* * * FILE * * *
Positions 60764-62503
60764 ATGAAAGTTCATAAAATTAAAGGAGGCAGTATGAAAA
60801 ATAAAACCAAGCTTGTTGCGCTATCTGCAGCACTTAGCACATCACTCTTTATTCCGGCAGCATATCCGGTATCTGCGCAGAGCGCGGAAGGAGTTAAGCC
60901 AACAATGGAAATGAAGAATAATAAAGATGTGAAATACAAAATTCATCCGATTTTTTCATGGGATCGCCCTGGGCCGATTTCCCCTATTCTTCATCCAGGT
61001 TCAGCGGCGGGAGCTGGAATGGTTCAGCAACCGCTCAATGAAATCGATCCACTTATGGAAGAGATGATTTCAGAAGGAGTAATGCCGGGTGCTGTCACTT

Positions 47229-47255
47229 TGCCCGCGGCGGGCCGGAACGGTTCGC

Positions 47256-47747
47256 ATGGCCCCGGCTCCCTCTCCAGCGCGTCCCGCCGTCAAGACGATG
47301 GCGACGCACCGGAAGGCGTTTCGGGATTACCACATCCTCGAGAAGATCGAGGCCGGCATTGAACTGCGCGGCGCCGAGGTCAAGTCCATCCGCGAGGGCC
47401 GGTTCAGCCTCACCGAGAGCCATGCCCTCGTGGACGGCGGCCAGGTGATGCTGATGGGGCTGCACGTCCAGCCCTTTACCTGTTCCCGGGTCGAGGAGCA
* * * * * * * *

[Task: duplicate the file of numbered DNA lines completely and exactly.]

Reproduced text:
Positions 60764-62503
60764 ATGAAAGTTCATAAAATTAAAGGAGGCAGTATGAAAA
60801 ATAAAACCAAGCTTGTTGCGCTATCTGCAGCACTTAGCACATCACTCTTTATTCCGGCAGCATATCCGGTATCTGCGCAGAGCGCGGAAGGAGTTAAGCC
60901 AACAATGGAAATGAAGAATAATAAAGATGTGAAATACAAAATTCATCCGATTTTTTCATGGGATCGCCCTGGGCCGATTTCCCCTATTCTTCATCCAGGT
61001 TCAGCGGCGGGAGCTGGAATGGTTCAGCAACCGCTCAATGAAATCGATCCACTTATGGAAGAGATGATTTCAGAAGGAGTAATGCCGGGTGCTGTCACTT

Positions 47229-47255
47229 TGCCCGCGGCGGGCCGGAACGGTTCGC

Positions 47256-47747
47256 ATGGCCCCGGCTCCCTCTCCAGCGCGTCCCGCCGTCAAGACGATG
47301 GCGACGCACCGGAAGGCGTTTCGGGATTACCACATCCTCGAGAAGATCGAGGCCGGCATTGAACTGCGCGGCGCCGAGGTCAAGTCCATCCGCGAGGGCC
47401 GGTTCAGCCTCACCGAGAGCCATGCCCTCGTGGACGGCGGCCAGGTGATGCTGATGGGGCTGCACGTCCAGCCCTTTACCTGTTCCCGGGTCGAGGAGCA